Prices Already Rising

JoyJoyJoy

I Shall Not Be Moved
We thankfully found a local farmer's market with much lower prices than the Publix nearby.
We have a *fruit stand* or tiny farmers market near us. The produce is high quality, but this year, the prices have sky rocketed.
The huge peaches are a beautiful gift from God and I could untold millions of them. But at $2.99/lb, they are $1/peach. We buy 2-3 at the time so there's no time for any to rot. Oh how I love good fresh fruit!!! That's something that I look forward to in the MK.
 

Tall Timbers

Imperfect but forgiven
We have a *fruit stand* or tiny farmers market near us. The produce is high quality, but this year, the prices have sky rocketed.
The huge peaches are a beautiful gift from God and I could untold millions of them. But at $2.99/lb, they are $1/peach. We buy 2-3 at the time so there's no time for any to rot. Oh how I love good fresh fruit!!! That's something that I look forward to in the MK.

Mainly because of where I live, I almost never eat fresh fruit anymore, but buy bags of dried fruit. Dried apricots, plums, pears, sometimes peaches/nectarines... "fresh" fruit up here is pretty expensive and it's a bummer when you bit into a peach that looks delicious but it isn't... so I rarely buy the fresh stuff for me. I do do buy bananas for the family, and apples when there's a sale price I can stomach...

That said, biting into a delicious peach or nectarine that is very good is one of the finest moments in this life.
 
Last edited:

Armor of Light

Praising my Savior all the day long!
That said, biting into a delicious peach or nectarine that is very good is one of the finest moments in this life.
Mom and dad owned a large lot about 3/4 acre and there were mature pear, plum, peach, apricot, cherry and two apple trees, a Golden delicious that mom always canned like 50 jars(or more) of apple sauce and a red that she used for pies/apple crisps. The pear and plum trees were my favorite, bite into either and you had delicious juice running down your face, she made lots of jams/jellies too, they were all wonderful. Peaches were good, but that fuzzy skin made me choose another option but love the flavor and juice..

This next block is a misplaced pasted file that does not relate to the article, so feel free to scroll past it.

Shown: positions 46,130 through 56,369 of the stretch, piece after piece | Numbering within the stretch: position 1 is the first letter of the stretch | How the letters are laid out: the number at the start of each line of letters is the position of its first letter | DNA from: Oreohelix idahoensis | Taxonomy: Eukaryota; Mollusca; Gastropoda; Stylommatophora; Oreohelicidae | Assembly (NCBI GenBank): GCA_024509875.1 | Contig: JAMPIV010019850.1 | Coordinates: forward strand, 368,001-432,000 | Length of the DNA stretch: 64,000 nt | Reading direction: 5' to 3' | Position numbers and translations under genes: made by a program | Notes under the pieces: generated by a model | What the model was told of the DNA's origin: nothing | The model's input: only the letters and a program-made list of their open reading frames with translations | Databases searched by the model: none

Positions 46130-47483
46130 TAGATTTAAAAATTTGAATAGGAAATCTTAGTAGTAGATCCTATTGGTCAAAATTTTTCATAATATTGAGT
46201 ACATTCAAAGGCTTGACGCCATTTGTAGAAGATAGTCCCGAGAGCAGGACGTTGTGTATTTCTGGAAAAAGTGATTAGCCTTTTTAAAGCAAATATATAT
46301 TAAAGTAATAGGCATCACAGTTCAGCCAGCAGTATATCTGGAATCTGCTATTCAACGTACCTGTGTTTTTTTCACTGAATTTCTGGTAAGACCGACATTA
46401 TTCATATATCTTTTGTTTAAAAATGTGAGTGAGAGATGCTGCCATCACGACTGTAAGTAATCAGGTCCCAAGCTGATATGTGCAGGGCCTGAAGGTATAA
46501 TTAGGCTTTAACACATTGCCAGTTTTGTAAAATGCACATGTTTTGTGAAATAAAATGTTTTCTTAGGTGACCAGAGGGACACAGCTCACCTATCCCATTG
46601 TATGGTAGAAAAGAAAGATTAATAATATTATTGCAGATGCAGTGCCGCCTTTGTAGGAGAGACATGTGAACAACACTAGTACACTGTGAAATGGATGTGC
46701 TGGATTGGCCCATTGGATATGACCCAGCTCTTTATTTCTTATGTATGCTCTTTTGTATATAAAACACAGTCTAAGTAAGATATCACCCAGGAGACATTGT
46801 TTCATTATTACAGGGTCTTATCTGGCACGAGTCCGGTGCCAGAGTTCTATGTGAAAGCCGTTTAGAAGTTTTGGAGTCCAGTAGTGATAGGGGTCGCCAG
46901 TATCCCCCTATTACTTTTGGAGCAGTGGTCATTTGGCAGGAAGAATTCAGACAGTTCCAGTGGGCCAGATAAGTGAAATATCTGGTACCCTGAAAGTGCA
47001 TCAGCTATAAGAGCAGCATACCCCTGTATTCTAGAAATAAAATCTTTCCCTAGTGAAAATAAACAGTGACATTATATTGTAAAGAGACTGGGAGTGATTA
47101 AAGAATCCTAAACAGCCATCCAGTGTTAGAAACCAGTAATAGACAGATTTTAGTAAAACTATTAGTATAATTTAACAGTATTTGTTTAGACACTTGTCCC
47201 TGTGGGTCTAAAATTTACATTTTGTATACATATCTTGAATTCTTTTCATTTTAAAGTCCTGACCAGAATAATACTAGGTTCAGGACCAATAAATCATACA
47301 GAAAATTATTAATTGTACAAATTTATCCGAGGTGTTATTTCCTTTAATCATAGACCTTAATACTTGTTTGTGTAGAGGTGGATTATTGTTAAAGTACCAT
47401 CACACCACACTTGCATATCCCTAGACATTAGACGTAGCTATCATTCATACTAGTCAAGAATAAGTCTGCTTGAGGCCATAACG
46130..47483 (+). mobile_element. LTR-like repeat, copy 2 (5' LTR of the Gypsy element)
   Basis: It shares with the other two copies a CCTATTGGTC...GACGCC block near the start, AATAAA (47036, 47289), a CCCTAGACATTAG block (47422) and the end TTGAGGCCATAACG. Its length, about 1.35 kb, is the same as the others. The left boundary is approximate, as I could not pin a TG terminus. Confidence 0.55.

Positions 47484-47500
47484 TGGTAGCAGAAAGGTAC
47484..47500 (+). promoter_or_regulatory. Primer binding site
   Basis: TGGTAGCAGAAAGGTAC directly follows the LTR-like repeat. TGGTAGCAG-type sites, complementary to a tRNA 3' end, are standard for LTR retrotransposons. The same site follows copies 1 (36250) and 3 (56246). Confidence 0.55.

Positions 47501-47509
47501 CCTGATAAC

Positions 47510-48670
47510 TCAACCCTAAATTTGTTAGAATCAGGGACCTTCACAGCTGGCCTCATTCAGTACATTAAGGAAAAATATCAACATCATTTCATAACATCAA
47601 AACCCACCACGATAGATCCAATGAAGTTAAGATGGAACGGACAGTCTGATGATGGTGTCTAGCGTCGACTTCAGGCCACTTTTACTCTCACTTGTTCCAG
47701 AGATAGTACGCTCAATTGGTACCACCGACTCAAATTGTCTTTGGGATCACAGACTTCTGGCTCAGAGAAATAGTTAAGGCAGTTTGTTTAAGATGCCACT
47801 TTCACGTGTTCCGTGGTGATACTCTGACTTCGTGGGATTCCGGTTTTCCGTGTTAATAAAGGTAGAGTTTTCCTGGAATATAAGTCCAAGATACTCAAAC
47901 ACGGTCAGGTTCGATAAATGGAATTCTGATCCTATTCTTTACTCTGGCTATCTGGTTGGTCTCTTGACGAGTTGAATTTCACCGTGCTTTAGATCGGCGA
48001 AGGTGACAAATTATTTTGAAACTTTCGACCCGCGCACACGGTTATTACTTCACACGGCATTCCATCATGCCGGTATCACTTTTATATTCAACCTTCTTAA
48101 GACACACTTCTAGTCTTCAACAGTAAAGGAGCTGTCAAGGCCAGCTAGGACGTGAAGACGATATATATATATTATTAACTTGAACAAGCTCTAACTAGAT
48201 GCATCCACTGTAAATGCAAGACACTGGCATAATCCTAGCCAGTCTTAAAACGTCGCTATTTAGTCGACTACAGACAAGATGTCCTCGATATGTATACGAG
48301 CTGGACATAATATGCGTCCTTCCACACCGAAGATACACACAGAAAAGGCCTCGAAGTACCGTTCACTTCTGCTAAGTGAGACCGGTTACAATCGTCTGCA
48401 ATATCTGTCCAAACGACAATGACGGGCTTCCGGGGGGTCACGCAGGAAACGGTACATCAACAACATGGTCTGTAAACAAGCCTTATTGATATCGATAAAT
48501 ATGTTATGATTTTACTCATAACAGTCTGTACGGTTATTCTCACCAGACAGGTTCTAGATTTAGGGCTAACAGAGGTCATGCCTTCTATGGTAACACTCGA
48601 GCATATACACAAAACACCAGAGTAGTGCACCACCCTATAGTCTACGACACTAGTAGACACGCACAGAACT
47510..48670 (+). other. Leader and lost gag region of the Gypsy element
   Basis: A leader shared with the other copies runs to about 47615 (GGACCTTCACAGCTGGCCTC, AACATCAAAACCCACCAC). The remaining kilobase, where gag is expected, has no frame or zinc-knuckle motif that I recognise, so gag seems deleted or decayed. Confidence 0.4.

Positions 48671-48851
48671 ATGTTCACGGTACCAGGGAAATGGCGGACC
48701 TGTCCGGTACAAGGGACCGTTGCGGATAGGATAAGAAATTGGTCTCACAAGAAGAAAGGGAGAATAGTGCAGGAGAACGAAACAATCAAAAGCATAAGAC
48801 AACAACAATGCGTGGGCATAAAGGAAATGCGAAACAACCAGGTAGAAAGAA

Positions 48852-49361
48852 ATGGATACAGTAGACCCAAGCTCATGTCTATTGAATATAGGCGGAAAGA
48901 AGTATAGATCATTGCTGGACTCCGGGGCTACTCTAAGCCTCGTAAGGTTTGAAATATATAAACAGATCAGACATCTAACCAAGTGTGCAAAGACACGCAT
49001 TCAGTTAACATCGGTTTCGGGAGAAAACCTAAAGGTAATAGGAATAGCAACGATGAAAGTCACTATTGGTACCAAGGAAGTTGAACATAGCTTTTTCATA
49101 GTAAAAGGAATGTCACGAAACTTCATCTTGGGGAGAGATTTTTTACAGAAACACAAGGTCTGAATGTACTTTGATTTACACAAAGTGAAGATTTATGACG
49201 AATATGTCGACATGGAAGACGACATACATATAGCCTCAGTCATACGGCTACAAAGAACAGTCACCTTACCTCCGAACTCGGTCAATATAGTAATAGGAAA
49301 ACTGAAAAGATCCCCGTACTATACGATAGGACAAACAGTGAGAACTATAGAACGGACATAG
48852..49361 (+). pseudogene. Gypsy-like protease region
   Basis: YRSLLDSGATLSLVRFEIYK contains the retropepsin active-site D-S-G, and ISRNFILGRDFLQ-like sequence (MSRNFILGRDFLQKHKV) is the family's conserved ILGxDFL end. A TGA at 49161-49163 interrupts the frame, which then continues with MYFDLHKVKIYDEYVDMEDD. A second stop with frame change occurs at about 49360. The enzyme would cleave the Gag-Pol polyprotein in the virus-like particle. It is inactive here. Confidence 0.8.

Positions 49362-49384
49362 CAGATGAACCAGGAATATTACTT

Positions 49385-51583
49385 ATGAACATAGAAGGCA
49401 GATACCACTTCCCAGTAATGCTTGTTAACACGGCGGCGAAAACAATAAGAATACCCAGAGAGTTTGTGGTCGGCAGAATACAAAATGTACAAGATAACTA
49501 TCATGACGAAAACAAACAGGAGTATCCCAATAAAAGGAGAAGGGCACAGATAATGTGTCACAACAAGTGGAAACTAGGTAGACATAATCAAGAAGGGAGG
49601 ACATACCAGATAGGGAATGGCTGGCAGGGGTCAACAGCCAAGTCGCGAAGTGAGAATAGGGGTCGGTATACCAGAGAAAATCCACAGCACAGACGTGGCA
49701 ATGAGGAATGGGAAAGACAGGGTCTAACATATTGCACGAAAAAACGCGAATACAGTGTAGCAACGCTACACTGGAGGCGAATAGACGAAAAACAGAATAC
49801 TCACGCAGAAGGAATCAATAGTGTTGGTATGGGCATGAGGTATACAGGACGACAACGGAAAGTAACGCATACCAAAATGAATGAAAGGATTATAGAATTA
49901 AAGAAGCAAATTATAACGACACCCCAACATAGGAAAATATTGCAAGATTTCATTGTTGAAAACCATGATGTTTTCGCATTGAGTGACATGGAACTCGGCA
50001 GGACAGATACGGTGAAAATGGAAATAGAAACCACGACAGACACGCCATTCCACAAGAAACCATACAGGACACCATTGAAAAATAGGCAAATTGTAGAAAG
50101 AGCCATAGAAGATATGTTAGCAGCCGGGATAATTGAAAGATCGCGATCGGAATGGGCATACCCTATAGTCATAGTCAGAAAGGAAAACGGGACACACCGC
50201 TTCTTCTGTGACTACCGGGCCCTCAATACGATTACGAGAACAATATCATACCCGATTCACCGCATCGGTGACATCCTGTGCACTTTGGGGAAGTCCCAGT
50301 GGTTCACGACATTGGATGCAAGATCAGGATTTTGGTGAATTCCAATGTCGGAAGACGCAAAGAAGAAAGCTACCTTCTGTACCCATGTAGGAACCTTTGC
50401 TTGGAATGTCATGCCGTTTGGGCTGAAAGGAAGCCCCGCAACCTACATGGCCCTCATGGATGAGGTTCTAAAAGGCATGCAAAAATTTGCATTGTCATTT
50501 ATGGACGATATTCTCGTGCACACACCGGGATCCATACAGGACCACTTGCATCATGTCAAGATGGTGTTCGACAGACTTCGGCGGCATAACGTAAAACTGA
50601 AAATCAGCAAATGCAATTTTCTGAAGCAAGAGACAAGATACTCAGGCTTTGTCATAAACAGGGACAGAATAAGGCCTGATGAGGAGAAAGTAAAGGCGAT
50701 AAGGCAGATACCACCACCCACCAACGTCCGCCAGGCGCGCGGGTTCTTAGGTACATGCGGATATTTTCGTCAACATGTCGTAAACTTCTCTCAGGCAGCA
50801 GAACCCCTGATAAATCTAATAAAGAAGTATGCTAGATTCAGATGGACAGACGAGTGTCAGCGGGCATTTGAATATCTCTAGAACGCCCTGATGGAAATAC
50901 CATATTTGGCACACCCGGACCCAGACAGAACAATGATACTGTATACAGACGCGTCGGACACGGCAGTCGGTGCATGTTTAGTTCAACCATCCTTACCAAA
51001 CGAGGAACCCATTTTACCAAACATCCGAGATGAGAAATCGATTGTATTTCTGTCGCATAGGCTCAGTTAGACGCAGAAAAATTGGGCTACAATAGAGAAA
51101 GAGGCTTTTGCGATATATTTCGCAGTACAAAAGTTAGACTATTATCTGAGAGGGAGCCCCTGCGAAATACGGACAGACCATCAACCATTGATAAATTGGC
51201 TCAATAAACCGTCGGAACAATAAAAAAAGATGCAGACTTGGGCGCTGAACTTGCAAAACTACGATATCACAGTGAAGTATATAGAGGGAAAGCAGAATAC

Tall Timbers

Imperfect but forgiven
Mom and dad owned a large lot about 3/4 acre and there were mature pear, plum, peach, apricot, cherry and two apple trees, a Golden delicious that mom always canned like 50 jars(or more) of apple sauce and a red that she used for pies/apple crisps. The pear and plum trees were my favorite, bite into either and you had delicious juice running down your face, she made lots of jams/jellies too, they were all wonderful. Peaches were good, but that fuzzy skin made me choose another option but love the flavor and juice..

It's hard to get tasty fresh fruit at the grocery store though it occasionally happens. Picking a fully fresh fruit off a tree... now that's got possibilities for deliciousness.
 

alisani

Well-Known Member
We grew up with fruit and veg as snacks and I do the same in my household. So it's uncommon for me to buy processed snacks unless as an occasional treat. I grow what I can here but bananas, avocado and the like I have to buy. Thankfully, avocados aren't as pricey here as @Ghoti Ichthus but they're climbing. Like Joy, our peaches are more than a dollar each. But I splurge on seasonal fruits because I can still buy bulk and can them. Same with watermelon. I use the rind for pickles and salsa so even priced higher, I'm still getting a good return on them. Our older neighbor has scuppernongs and muscadines and we are permitted to pick freely and I have wild blackberry and strawberry here, though again I buy bulk of strawberry in the spring.
 

alisani

Well-Known Member
@JoyJoyJoy

For about 6 pints of pickle you need rind from one medium size melon, fresh ginger-buy the root, table sugar, pickling lime, whole cloves, cinnamon sticks and white vinegar. Make sure your vinegar has a higher acidity. Some folks use apple cider vinegar too. I stick with white from my great-gram's recipe.

You'll be making a little sack for the spices. Don't worry about buying cheesecloth. Coffee filters work just as well and you can just tie it up with a bit of string.